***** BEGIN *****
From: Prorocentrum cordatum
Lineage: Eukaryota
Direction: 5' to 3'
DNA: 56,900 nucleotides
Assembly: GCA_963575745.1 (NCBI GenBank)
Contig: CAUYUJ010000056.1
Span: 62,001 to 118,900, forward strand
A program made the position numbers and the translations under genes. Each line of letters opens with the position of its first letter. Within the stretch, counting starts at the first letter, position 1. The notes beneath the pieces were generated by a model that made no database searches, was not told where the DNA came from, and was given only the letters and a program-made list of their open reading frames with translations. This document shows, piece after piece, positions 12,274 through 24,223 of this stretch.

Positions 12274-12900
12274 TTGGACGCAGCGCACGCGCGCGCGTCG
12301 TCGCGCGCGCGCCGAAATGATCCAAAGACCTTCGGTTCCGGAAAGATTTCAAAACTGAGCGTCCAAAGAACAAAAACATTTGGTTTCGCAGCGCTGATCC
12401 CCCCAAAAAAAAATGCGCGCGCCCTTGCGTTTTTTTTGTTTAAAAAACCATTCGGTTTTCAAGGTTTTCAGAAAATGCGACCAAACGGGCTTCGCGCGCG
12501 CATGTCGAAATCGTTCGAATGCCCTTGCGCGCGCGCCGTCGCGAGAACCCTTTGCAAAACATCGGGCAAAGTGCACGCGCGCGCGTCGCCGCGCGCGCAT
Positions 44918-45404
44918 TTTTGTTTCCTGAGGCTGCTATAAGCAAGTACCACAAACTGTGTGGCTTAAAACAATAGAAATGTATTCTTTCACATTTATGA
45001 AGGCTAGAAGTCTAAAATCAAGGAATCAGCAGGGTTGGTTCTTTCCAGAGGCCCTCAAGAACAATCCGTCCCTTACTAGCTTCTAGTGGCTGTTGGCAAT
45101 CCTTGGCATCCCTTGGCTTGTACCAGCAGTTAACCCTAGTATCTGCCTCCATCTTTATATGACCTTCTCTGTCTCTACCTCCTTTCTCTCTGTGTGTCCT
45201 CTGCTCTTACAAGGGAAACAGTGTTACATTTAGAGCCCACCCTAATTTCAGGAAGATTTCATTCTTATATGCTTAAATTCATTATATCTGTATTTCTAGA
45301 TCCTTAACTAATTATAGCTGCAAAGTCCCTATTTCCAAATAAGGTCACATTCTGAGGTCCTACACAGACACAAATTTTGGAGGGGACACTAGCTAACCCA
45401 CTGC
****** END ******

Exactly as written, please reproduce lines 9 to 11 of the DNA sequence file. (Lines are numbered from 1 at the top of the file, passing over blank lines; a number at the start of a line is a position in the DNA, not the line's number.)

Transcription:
Positions 12274-12900
12274 TTGGACGCAGCGCACGCGCGCGCGTCG
12301 TCGCGCGCGCGCCGAAATGATCCAAAGACCTTCGGTTCCGGAAAGATTTCAAAACTGAGCGTCCAAAGAACAAAAACATTTGGTTTCGCAGCGCTGATCC